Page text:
Rachel V. Rose, JD, MBA, advises clients on compliance and transactions in healthcare, cybersecurity, corporate and securities law, while representing plaintiffs in False Claims Act and Dodd-Frank whistleblower cases. She also teaches bioethics at Baylor College of Medicine in Houston. Rachel can be reached through her website, www.rvrose.com.
Following the Anthem settlement, the Fall 2018 Unified Agenda of Regulatory and Deregulatory Actions doubles down on HIPAA privacy and enforcement efforts.
Earlier this month, the Office of Information and Regulatory Affairs (OIRA) posted the Fall 2018 Unified Agenda of Regulatory and Deregulatory Actions, including three items related to the Health Insurance Portability and Accountability Act (HIPAA).
Twice a year, OIRA analyzes the anticipated regulatory activity from a variety of federal agencies in the coming year. For the Department of Health and Human Services (HHS), the regulatory agenda extends beyond the usual litany of payment rule updates. Some areas of focus for HHS include care coordination (e.g., Stark Law and Anti-Kickback Statute Reforms); HIPAA; the Health Information Technology for Economic and Clinical Health Act (HITECH Act); and the opioid epidemic.
Let’s sidestep for a moment. At almost the same time that OIRA posted its agenda, HHS announced its largest-ever HIPAA settlement. Anthem, Inc., an independent licensee of the Blue Cross and Blue Shield Association, agreed to pay $16 million dollars and take corrective measures following significant breaches of the HIPAA Privacy and Security rules.
Anthem self-disclosed on its breach report to HHS dated March 13, 2015, that the breach affected nearly 79 million people. Approximately six weeks earlier, Anthem discovered cyber-attackers had infiltrated the IT system through a technique known as an advanced persistent threat attack. Specifically, the attackers used spear phishing emails as the preferred form of social engineering. Spear phishing is a targeted and personalized attack that often appears to come from an individual within the recipient’s own company or from someone the target knows personally.
Stepping back to the HIPAA-related activity noted in the OIRA agenda, the historic fine assessed against Anthem, coupled with the following priorities should make the next year interesting, to put it mildly. Here are three key HIPAA/HITECH areas to watch:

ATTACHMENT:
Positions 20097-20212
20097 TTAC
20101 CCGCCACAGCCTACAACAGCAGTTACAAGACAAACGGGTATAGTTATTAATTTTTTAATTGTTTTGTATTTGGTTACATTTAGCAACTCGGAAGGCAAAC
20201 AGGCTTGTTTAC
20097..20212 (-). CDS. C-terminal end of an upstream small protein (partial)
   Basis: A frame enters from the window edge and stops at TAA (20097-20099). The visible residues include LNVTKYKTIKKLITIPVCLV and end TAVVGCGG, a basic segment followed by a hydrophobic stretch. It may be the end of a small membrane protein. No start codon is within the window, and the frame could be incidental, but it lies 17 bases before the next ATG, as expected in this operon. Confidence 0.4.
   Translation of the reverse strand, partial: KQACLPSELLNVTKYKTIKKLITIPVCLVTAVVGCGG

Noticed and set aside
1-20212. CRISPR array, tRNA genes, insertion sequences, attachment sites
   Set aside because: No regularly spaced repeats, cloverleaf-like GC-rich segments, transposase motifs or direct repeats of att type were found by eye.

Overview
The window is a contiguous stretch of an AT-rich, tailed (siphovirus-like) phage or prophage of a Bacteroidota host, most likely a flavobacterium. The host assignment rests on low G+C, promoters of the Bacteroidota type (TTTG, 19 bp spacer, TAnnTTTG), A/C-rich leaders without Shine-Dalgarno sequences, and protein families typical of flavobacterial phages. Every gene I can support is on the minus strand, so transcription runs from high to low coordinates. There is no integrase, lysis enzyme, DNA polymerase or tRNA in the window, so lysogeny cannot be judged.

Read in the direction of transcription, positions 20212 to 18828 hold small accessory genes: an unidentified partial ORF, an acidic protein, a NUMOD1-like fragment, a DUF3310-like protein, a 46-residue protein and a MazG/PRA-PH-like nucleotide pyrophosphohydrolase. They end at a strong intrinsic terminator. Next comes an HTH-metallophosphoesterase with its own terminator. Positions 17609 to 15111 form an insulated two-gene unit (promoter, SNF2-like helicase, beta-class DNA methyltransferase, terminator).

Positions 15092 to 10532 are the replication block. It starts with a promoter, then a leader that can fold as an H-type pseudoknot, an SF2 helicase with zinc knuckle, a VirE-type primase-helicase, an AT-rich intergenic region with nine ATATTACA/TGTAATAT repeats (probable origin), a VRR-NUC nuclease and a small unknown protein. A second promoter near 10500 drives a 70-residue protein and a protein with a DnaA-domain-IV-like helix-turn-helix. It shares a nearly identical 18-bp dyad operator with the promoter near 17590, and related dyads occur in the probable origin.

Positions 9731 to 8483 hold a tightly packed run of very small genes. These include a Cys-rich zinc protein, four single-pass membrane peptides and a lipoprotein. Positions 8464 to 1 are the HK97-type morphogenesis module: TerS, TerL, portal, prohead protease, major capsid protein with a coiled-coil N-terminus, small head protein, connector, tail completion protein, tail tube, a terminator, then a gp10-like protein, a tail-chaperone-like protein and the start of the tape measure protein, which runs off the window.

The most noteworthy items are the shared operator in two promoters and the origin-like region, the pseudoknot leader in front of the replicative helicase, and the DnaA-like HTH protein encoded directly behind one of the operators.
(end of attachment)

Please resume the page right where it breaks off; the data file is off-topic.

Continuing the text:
HIPAA Privacy Rule: Request for information on changes to support, and remove barriers to, coordinated care.
An additional request for information (RFI) will be published in November 2018. Specifically, the RFI solicits public comment on whether provisions of the HIPAA rules “present barriers that limit or discourage coordinated care and case management among hospitals, physicians (and other providers), payers, and patients, or otherwise impose regulatory burdens that may impede the transformation to value-based healthcare without providing commensurate privacy or security protections for patients' protected health information (PHI) and while maintaining patients’ ability to control the use or disclosure of their PHI and to access PHI.”
The RFI also seeks comment on a number of particular issues, including: methods for disclosing patients’ PHI; patients’ receipt of providers’ notice of privacy practices; creation of a safe harbor for good faith disclosures of PHI for the purposes of care coordination or case management; PHI disclosures without patients’ authorization for treatment, payment, and health care operations; and the minimum necessary standard/requirement.
This RFI would subsume the previous 0945-AA08 entry in the Regulatory Agenda.
HIPAA Enforcement Rule: Sharing civil money penalties or monetary settlements.
As required under the HITECH Act, an RFI will be sought in January 2019 on whether individuals harmed by a HIPAA violation should receive a share of any monetary settlement.
HIPAA Privacy Rule: Presumption of good faith of healthcare providers.
This specifically relates to the opioid epidemic and would make numerous changes to the Privacy Rule regarding the use and disclosure of PHI in certain circumstances.
In sum, there are a lot of balls in the air. For physicians, one thing is for certain: the emphasis on HIPAA is not going away. In light of the significant fine against Anthem and the potential for a “HIPAA whistleblower program” now, more than ever, physicians need to assess their compliance on an ongoing basis.
Rachel V. Rose, JD, MBA, advises clients on compliance and transactions in healthcare, cybersecurity, corporate, and securities law, while representing plaintiffs in False Claims Act and Dodd-Frank whistleblower cases. She also teaches bioethics at Baylor College of Medicine in Houston. Rachel can be reached through her website, www.rvrose.com.